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  • Joel Hawbaker

“We got unreasonably lucky here. We can't just bank on that going forward.”

“We got unreasonably lucky here. We can't just bank on that going forward.”

That's Andres Freund commenting on the exploit he discovered in the widely-used, open source software XZ Utils.

Andres is dead right, we can't bank on luck going forward. Maybe that worked in years past, but cyber threats are so ubiquitous, so automated, it's only a matter of time before your network's vulnerabilities are found out.

What are you doing to find those vulnerabilities before anyone else does?

Here are some ideas:

1. Vulnerability scans. Yes, we're all familiar with these, but how often do you scan your network, especially the perimeter? It should be done continuously.

2. Penetration testing. Again, most everyone is familiar with the idea of pentesting and probably cringes thinking of the high cost and disruption to your work whenever the annual pentest rolls around. But that's the old way of doing things. The better way is frequent (at least monthly) less costly pentests mostly focused on your perimeter. For example, we do this every month for our customers and present the findings in our monthly security review. Technology changes too quickly to wait 6 months or a year for the next pentest.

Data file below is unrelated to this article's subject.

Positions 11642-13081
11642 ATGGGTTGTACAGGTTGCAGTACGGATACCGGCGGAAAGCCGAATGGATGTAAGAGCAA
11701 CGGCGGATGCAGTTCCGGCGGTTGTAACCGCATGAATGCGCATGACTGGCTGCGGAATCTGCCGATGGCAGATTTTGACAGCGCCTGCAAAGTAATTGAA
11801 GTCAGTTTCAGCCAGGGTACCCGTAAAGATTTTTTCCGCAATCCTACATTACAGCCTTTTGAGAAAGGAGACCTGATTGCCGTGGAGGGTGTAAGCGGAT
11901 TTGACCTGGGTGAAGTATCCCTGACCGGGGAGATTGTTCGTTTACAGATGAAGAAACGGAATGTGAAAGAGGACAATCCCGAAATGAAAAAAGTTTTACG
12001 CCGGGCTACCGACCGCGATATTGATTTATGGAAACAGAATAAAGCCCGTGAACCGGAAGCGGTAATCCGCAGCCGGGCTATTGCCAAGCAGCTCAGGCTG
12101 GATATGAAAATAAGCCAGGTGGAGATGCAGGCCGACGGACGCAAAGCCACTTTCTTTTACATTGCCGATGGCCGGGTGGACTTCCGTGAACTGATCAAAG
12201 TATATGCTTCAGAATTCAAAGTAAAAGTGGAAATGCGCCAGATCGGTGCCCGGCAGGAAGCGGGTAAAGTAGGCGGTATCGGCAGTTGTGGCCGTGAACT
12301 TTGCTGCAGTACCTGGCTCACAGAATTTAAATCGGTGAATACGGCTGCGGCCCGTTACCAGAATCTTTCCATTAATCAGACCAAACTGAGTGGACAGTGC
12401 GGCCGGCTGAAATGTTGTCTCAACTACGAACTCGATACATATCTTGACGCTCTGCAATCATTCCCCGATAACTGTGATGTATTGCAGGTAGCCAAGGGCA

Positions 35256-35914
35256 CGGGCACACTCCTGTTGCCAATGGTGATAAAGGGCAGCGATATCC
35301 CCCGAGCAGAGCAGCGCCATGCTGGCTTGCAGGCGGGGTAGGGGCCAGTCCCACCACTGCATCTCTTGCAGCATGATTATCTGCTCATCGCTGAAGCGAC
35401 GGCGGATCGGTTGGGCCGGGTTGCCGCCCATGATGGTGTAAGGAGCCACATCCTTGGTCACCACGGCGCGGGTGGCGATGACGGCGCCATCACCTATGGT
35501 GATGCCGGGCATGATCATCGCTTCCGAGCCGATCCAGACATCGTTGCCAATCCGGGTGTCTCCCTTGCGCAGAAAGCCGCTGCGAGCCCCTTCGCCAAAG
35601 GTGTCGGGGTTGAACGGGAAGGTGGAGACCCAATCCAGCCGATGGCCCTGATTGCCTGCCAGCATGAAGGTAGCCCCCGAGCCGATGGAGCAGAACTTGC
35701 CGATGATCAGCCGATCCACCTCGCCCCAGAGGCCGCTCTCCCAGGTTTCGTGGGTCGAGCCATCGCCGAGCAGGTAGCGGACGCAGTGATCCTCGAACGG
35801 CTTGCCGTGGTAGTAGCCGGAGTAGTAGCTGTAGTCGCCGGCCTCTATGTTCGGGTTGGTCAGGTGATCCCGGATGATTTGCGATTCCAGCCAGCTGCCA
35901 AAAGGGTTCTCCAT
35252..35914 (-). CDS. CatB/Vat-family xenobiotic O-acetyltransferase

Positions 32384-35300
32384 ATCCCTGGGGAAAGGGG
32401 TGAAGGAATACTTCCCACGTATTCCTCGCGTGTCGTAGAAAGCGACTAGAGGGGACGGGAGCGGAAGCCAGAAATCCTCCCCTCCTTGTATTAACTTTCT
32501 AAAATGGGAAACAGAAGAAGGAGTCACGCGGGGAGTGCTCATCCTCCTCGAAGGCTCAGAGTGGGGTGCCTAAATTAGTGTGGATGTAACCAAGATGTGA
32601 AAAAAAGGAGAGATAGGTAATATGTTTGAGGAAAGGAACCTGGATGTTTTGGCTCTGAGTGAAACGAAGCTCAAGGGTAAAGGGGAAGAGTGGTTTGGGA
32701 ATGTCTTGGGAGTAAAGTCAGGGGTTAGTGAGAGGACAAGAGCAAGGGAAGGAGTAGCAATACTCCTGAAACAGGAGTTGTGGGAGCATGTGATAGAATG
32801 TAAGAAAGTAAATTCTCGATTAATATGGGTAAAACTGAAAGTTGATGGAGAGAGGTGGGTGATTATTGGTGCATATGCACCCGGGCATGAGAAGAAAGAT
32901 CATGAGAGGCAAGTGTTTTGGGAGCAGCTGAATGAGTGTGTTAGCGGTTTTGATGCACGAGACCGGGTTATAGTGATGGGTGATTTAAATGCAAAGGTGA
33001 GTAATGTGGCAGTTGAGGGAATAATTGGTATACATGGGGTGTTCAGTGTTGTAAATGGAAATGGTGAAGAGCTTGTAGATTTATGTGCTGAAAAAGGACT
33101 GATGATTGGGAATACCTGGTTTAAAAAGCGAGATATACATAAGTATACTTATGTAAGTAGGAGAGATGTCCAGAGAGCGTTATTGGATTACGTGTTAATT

3. Cyber risk monitoring. This is a service provided by companies like BitSight, SecurityScorecard, and others. It's what your insurance company, your customers, and potential customers use to size you up and determine if they want to do business with you. It is all sourced from data that attackers can get and use to find your weaknesses, too.

4. Active Directory attack path monitoring. Do you know how many paths there are from a breached user to domain admin? With new accounts being created, old permissions forgotten about, and paths to admin not understood, your sensitive data and servers are more at risk than you realize. We use a tool called Bloodhound to show you exactly where the paths to admin are so you can lock them down.

5. Test your defenses. Have you ever run real threats against your environment to know if your security tools are working? We like a tool called BlindSpot that does just that. Think about it, you test backups for a reason. Why not test your security tools, too?


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